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Naval Historical Center #NH-63694
Tremendous controversy swirls around the figure of Kurita Takeo. He was born in Ibaraki prefecture to a scholarly family and graduated from the Japanese naval academy in 1910 and from the Naval Staff College in 1917. He was a torpedo specialist who spent much time in destroyers between the wars. He was promoted to flag rank in 1938.
A rear admiral commanding Japan's Cruiser Division 7 at the start of the Pacific War, Kurita participated in the Philippines invasion, then accompanied Ozawa on a raid into the Indian Ocean that destroyed 23 merchant ships of 112,312 tons. During the Guadalcanal campaign, Kurita led his battleships on a bombardment of Henderson Field that nearly put the field out of business, and which was remembered ever after to the American survivors as The Night.
Kurita commanded C Force of the Mobile Fleet during the Battle of the Philippine Sea, but tactical control of the force was in the hands of Obayashi Sueo.
Kurita commanded 2 Fleet, the pride of Japan's surface forces, by the time of the American liberation of the Philippines. Kurita doggedly endured the loss of his flagship and another cruiser to submarine attack, and the superbattleship Musashi to air attack, as he tried to make his rendezvous with Nishimura's battleship force off Leyte to destroy the American invasion forces. He emerged from San Bernardino Strait to find himself up against what he took to be the main carrier force of Halsey's 3 Fleet, screened by cruisers and destroyers. In fact, he was facing three task groups of slow, poorly-armed escort carriers screened by destroyers and destroyer escorts. But the Americans fought hard, and after losing three more cruisers Kurita had had enough and turned back.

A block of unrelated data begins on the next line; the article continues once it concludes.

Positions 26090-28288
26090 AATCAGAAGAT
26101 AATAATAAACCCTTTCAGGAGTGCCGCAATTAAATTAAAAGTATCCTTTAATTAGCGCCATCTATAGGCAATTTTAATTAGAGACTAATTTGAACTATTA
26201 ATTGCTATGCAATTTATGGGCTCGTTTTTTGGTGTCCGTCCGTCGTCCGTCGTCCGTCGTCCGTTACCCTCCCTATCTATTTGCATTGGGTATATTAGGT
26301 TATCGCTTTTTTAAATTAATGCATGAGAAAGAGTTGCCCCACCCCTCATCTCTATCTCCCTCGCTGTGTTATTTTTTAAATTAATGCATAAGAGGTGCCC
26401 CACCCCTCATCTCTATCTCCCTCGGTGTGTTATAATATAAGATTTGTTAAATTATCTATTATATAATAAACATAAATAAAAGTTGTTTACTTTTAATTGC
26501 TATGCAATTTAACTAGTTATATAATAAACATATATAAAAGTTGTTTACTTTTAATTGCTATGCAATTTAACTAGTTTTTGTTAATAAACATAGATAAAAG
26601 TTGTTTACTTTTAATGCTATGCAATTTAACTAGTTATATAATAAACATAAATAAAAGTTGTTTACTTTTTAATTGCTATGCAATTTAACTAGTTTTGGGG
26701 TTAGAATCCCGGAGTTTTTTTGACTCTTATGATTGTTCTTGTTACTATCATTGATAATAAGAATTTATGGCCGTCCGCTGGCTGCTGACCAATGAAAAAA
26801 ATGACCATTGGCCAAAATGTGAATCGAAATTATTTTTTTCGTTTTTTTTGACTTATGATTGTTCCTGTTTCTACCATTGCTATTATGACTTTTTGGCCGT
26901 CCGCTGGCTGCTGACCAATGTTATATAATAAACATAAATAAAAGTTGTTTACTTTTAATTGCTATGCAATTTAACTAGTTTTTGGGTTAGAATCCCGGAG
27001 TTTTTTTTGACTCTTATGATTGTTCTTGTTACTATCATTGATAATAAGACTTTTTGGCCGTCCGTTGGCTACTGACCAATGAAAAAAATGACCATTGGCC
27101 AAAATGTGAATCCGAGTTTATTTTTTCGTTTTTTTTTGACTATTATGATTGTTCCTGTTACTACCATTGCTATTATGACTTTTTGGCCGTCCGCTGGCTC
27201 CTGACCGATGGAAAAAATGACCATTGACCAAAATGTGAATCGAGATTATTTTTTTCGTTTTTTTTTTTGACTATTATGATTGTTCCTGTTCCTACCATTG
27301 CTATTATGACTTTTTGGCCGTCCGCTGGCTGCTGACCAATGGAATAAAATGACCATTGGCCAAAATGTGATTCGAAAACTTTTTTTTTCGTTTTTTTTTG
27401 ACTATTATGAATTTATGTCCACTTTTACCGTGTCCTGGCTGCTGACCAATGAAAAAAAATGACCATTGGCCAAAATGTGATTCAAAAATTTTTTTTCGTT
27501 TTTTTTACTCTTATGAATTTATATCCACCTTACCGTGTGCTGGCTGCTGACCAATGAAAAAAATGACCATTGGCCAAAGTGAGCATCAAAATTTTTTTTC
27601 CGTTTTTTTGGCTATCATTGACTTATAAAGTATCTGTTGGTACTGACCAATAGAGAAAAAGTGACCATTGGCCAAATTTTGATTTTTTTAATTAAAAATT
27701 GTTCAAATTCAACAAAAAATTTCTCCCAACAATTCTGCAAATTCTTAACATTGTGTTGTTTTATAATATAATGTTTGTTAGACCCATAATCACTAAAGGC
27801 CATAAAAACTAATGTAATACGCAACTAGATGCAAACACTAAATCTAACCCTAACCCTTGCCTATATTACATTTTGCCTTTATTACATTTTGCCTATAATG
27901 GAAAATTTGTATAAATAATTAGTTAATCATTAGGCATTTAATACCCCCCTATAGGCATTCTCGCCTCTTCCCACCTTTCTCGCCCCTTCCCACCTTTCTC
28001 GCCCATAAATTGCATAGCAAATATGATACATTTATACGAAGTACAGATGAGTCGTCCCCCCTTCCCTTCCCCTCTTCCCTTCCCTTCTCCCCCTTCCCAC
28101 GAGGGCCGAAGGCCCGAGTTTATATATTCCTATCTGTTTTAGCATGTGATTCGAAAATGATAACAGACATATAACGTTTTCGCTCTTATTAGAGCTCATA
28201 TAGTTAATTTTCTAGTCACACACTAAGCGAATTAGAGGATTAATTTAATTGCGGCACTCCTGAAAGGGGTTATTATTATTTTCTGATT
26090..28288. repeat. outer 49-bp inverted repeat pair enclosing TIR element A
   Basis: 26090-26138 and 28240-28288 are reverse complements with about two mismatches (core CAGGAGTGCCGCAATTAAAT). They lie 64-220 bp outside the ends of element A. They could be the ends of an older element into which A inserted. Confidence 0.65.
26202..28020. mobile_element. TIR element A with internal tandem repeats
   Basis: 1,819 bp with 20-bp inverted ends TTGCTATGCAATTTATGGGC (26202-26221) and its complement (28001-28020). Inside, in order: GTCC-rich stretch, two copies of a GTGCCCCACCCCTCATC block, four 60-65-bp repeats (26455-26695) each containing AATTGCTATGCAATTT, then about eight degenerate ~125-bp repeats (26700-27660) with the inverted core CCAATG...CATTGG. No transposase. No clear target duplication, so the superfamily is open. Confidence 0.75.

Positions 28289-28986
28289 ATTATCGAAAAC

Kurita was an old sea dog who spent most of his career at sea rather than on shore assignments. He rose to high command mostly by keeping a low profile and thereby staying out of trouble. He seems not to have bought into the exaggerated Bushido of the war years, and it is alleged that, near the end of his long life, he confessed to an associate that he had retreated from Leyte Gulf because he could not see the point of taking the sailors of his fleet to a useless death. Some Japanese historians have claimed that we was deliberately set up as a scapegoat for naval defeat. After the Leyte battle, he was reassigned as superintendent of the naval academy at Eta Jima, and he seems to have used this opportunity to prepare the cadets to be peacetime leaders of postwar Japan.
Boatner tells us that an American journalist in
1947 described him as a "trim, hazel-eyed ... little man with a
smile now living in poverty in a wood-and-paper shack on Tokyo's
outskirts." He worked closely with American historians attempting
reconstruct the history of the war from the Japanese perspective.
||Graduates from Naval Academy, standing 28th in a class of 149. Assigned to Kasagi|
School Basic Course
School Basic Course
|1917-12-1||Naval College B Course
|1918-4-15||Torpedo School Advanced Course
|1918-12-1||Executive officer, Minekaze|
|1919-6-1||Staff, 5 Squadron
|1920-3-1||Executive officer, Yakaze|
|1921-9-6||Staff, 4 Squadron
|1921-11-20||Instructor, Torpedo School
|1928-12-10||Instructor, Torpedo School
|1930-3-8||Staff, Torpedo Research Division
|1930-11-15||Commander, Destroyer Division 25
|1932-5-19||Commander, Destroyer Division 10
|1932-12-1||Captain||Commander, Destroyer Division 12
|1935-11-15||Chief instructor, Torpedo School
||Commander, Destroyer Squadron 1
|1939-11-25||Commander, Destroyer Squadron 4
|1943-8-9||Commander, 2 Fleet
|1945-1-15||Director, Naval Academy
|1945-10-1||Department of Navigation
Dupuy et al. (1992)
IJN (accessed 2007-12-6)
The Pacific War Online Encyclopedia © 2007, 2012 by Kent G. Budge. Index
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